You can also use your car; it can be cheaper and more convenient than a train in a way, but traffic and tiring hours behind the wheel might make you choose the faster and safer railroad.

A booming transport mode now in France is carpooling, “le covoiturage," with its leading website and app “BlaBlaCar." It’s slower and less reliable than the train, but usually cheaper and you get to meet new people. Hitch-hiking is also possible, mostly safe, but an adventure in itself.

And finally, planes ! Planes are obviously king for intercontinental travel, but they’re tied with the train for European trips ; the “Interrail” pass (http://fr.interrail.eu/passes/choose-right-interrail-pass) offers cheap prices on European railway lines ; it’s slower than a plane but very popular among people who want to be able to appreciate the scenery outside the window during their trips. Check it out.

However, for trips inside the country, we usually prefer train to plane, and planes are mostly used for business trips.

3. How to buy your tickets

For suburban trains and TER, the ticket price is fixed and you can buy a ticket at the machines or tellers in any train station, or in most metro stations. There’s usually a ticket to travel in the city itself, and separate and more expensive tickets if you want to travel to a specific station in the suburbs or between two such stations. Many plans are available though, like a global ticket for the day or the month, and you can find more information by asking a teller or online. [http://www.transilien.com]

For long trips using TGVs for example, it’s different. The prices fluctuate according to supply and demand ; it’s really complicated and you usually find that the one train you can take is more expensive than tickets for the same line but on a different day or at a different time, but basically, the earlier you book the cheaper it is.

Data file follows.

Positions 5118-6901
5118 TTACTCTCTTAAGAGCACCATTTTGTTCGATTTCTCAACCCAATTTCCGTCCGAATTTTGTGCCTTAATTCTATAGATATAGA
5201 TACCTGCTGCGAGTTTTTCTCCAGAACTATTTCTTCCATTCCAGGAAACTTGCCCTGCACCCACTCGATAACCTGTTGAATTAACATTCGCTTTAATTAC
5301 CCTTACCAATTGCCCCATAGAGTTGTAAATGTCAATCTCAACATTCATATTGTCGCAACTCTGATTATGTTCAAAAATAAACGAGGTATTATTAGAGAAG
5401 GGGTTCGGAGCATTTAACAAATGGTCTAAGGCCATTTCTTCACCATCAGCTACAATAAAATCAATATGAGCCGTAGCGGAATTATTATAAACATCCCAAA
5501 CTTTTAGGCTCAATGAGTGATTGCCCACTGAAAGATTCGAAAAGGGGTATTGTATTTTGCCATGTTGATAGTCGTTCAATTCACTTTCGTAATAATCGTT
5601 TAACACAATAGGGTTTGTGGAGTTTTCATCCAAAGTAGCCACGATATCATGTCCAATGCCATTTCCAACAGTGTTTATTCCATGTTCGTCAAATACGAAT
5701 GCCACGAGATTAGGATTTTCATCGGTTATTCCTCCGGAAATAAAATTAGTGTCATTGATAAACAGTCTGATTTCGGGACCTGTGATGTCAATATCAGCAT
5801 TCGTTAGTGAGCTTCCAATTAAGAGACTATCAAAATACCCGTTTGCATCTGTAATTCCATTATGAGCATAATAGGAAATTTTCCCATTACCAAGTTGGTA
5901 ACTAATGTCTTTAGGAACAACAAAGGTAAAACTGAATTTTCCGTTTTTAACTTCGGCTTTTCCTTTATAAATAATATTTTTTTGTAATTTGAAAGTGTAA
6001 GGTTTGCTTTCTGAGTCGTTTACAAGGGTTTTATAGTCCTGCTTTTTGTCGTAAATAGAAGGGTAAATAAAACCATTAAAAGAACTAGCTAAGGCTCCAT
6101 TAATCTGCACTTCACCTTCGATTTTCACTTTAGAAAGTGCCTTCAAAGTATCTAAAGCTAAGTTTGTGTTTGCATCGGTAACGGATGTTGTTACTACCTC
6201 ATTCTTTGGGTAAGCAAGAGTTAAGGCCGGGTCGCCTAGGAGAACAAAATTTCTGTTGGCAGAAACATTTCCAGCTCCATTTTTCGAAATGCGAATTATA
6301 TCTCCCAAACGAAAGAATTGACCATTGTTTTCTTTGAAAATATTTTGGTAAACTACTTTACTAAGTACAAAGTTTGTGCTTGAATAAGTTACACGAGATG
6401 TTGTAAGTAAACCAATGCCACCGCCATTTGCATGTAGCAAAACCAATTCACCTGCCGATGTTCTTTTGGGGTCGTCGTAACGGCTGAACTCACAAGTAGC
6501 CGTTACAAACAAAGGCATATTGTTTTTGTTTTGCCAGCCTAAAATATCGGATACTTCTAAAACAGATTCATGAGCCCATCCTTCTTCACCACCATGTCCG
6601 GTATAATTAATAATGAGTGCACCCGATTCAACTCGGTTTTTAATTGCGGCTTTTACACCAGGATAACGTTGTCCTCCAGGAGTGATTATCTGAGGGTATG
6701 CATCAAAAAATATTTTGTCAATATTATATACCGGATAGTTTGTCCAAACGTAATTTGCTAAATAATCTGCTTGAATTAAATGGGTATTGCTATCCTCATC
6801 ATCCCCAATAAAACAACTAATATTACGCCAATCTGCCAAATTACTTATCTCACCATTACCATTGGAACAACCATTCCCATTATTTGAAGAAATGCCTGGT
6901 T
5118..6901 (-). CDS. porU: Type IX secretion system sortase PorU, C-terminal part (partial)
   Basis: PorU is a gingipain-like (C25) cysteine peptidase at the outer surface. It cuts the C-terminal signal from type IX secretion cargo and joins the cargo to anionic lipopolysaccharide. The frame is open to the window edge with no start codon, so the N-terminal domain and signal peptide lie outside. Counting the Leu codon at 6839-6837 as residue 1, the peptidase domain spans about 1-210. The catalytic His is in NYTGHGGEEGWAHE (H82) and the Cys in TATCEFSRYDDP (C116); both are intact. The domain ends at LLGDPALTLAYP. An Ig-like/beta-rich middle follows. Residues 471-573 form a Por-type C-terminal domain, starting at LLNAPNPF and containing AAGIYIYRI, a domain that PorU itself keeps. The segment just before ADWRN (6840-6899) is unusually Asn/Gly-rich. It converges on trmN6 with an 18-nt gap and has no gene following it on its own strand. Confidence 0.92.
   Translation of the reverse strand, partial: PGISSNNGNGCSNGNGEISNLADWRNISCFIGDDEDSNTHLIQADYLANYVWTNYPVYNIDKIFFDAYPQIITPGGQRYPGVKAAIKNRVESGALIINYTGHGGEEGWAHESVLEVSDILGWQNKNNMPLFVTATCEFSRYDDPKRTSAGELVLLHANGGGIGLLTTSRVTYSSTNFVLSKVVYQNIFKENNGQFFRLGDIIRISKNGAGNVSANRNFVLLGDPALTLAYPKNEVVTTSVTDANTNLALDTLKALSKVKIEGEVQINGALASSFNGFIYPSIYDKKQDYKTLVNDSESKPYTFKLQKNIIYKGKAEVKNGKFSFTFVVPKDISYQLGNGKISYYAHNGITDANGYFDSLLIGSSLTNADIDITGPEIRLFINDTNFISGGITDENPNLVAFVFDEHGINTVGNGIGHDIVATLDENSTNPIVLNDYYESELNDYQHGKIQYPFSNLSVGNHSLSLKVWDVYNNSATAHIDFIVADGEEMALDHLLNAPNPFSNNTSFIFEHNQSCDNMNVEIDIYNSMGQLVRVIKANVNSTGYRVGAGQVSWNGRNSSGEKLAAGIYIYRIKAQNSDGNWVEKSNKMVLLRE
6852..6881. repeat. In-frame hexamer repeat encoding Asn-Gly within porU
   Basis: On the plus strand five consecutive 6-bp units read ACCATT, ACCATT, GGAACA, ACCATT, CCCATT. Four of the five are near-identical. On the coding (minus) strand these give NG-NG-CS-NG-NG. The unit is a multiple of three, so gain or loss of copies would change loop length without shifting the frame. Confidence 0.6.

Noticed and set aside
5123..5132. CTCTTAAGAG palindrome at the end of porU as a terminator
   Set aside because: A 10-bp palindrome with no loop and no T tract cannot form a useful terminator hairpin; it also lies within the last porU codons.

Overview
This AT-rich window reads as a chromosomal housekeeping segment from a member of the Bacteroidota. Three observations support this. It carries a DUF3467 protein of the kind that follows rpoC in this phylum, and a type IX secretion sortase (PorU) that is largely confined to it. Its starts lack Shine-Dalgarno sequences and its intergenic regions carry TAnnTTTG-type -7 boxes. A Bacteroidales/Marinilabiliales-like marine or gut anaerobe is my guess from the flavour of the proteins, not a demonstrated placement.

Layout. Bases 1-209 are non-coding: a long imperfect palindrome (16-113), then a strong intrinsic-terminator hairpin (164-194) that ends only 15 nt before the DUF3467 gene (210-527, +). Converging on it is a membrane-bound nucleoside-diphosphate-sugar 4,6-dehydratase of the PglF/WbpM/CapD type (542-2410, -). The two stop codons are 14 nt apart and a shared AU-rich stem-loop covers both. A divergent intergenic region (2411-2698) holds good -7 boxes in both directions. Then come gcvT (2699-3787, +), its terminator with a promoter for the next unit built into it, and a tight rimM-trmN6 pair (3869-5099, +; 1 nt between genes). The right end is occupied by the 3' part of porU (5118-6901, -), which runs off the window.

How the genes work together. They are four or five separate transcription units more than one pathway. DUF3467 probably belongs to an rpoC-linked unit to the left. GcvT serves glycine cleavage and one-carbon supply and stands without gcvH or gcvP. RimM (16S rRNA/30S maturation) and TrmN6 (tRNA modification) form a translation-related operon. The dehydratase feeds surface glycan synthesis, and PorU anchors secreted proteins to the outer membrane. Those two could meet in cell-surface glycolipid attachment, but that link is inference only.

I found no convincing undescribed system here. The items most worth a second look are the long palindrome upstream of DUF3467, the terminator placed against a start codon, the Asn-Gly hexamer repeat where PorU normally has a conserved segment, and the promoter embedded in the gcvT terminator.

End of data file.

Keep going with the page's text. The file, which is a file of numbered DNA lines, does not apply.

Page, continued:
You can book your railway ticket at any train station, but most people do it online : the SNCF has a website and mobile application where you can easily see and buy your tickets. I prefer to use another website, called CaptainTrain (www.captaintrain.com) , that does the same thing but in a better, simpler way.

Either way, they send you a special code and you use it to print your actual ticket at the train station before you leave, at automatic machines. Or you can print your ticket at home or you can just use their app: easy.

For some trips, you might have the option to try iDTGV ; it’s for online-only tickets : you can print them at home or save the QR code on your phone, so that your mobile device is your ticket. So if they ask you for your “MBA," don’t worry, you don’t need a business diploma ; they mean “m - billet," or “mobile ticket," that particular QR code.

4. Last tips

Trains have two classes ; if you travel “en première classe” or “en première," you’ll pay a bit more but in a TGV you’ll have more room for your legs, and most of the time access to an electrical outlet. With “la seconde classe” or “en seconde," outlets are only available between coaches near luggage, or in the bathrooms. And don’t expect WIFi anywhere, by the way. France is not there yet.

Food and drinks are usually available in trains for longer trips, but it’s really expensive and there’s a line of people waiting. A good idea is to bring your own bottle of water if you can. Or pack your own sandwich and cookies before leaving !

One last thing, more personal, about trains. My own parents first met on a train many years ago, so you can thank the railway system—if there were no trains, you wouldn’t be watching this video !

Et toi ? When did you last take a French train ? Which one? Do you have any advice to share about taking the train in France? This would be very useful to the Community.

Share your experience (in French if you dare!) in the comments below. We can all learn from your story. The comment section is the best place to start discussions and ask questions! --- If you liked this video, share it with your friends on YouTube, Facebook, Twitter and Pinterest! Help me spread the word about Comme une Française. Merci !

Love France? Dream of sounding French, even to the French? Learn how with me, Geraldine, on Comme une Française.com and subscribe to my email updates for exclusive tips on Real Life in France every Tuesday PLUS an exclusive video lesson: “Introduce yourself in French.” It's FREE!

Merci for watching Comme une Française TV, sound French, even to the French.

Bonus Material: Download the Transcript